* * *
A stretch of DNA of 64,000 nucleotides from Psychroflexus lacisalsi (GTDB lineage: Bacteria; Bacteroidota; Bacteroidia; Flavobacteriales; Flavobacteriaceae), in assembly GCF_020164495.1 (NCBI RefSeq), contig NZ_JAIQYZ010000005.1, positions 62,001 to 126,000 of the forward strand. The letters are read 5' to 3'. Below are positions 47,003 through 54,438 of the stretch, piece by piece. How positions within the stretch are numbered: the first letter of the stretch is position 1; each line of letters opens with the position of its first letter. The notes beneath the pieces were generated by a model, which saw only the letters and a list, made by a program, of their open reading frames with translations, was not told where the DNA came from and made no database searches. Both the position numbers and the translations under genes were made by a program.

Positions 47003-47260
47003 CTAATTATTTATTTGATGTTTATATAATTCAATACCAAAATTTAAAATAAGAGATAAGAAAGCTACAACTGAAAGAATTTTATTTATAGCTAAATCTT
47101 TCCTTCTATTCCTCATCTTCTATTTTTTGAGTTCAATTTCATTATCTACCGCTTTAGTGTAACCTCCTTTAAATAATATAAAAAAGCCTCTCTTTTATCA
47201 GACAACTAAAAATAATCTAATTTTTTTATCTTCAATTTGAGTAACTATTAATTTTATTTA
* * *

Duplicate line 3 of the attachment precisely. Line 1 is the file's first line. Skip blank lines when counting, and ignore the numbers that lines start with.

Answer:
47003 CTAATTATTTATTTGATGTTTATATAATTCAATACCAAAATTTAAAATAAGAGATAAGAAAGCTACAACTGAAAGAATTTTATTTATAGCTAAATCTT